German violinist Julia Fischer will be releasing a new album, entitled Poeme, on Decca Classics May 3, 2011, and it will be one of the last recordings issued with Yakov Kreizberg and the Monte Carlo Philharmonic. Ms. Fischer has dedicated the album to Kreizberg’s memory:
“In loving memory of Yakov Kreizberg, my closest friend, colleague and supporter for so many years. No words can begin to express how grateful I am and how privileged I feel for having known him. His memory shall live forever in my heart.”
“Music allows us to really find our inner self, to be free to search for those things that we normally don’t have the opportunity or the time to search for. It opens up many, many doors within us. It opens the doors to our soul, to our feelings, to humanity as a whole.” – Yakov Kreizberg
I just learned that the wonderful conductor Yakov Kreizberg, has passed away at his home in Monaco. News reports only say that he’d had a “long illness”, which seems to be code these days for some variety of cancer. He was only 51 years old.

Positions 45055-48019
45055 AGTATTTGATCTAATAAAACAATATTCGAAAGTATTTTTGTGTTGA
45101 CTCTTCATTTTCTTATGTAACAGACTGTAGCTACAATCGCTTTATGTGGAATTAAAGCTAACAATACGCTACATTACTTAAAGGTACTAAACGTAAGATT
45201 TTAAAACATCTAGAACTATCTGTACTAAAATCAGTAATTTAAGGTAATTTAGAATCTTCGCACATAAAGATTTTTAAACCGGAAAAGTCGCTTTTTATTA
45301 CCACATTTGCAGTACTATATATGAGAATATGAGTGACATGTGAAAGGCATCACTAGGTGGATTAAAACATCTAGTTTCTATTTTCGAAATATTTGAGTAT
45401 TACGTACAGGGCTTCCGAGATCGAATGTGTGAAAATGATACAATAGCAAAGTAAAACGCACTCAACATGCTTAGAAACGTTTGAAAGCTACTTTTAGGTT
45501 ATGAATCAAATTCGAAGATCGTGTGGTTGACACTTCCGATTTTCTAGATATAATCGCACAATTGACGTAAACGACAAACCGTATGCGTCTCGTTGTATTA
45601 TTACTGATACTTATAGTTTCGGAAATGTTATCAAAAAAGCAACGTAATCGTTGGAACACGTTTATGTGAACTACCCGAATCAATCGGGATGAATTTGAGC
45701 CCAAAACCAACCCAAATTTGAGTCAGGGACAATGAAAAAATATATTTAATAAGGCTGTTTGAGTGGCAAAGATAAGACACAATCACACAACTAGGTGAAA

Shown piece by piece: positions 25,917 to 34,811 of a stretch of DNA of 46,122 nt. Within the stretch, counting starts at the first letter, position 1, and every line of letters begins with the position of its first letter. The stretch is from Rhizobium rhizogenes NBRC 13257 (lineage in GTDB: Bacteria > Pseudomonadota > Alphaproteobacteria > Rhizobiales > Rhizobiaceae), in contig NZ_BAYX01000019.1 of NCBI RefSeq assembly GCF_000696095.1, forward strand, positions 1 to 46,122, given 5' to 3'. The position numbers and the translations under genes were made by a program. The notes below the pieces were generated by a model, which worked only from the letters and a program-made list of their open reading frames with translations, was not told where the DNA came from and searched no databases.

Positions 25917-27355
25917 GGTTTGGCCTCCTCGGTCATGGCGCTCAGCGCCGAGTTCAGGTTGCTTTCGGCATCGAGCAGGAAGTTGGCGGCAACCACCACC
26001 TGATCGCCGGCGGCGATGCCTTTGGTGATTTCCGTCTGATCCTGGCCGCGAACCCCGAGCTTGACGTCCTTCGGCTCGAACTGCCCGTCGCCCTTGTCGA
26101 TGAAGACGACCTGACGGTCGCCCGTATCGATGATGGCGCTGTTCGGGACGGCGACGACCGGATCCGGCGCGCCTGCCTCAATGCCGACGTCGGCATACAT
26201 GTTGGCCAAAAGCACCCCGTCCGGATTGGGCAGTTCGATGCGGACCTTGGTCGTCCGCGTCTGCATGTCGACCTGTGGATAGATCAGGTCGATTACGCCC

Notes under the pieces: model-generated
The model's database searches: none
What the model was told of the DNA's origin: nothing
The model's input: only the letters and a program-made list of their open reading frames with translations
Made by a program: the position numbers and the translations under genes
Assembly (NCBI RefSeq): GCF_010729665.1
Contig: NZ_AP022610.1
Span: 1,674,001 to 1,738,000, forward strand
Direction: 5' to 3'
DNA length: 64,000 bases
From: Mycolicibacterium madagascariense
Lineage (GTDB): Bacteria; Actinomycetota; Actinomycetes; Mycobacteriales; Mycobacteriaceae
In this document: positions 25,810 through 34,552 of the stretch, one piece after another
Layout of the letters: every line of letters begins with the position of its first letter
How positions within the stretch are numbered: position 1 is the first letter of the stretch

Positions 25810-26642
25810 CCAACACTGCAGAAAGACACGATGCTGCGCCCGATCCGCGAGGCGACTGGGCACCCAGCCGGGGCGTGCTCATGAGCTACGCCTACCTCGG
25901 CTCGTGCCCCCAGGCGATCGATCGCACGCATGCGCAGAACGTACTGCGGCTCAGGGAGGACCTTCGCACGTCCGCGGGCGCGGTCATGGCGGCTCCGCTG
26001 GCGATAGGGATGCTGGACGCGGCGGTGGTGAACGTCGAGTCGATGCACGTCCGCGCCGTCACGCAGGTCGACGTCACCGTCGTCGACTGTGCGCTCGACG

I’m so saddened by this, because he was one of the best conductors that we’ve worked with here at the Oregon Symphony. He was very much a personality of the Old World, patrician and soft spoken, but also very much a mensch, and beloved of most everyone who worked under him. The performances we did of Bartok’s Concerto for Orchestra, Beethoven’s Seventh Symphony, Shostakovich’s Fifth Symphony and Mahler’s First Symphony will forever be etched in my mind as defining musical experiences.
I had somewhat of a second-hand personal connection with Yakov (as he was known to everyone), several friends of mine went to the Berkshire (now Tanglewood) Music Center with him when he was a conducting fellow, and had told me many funny stories of his time with them there. They came down to visit us when he was conducting in Portland, and there was a wonderful mini-renunion, filled with warmth and reminiscences.
I’m just so terribly sad about the loss of Yakov – he was destined to be one of the greats, and he was struck down in mid-career – 51 is when conductors seem to have reached their stride and a level of maturity that adds depth to their work.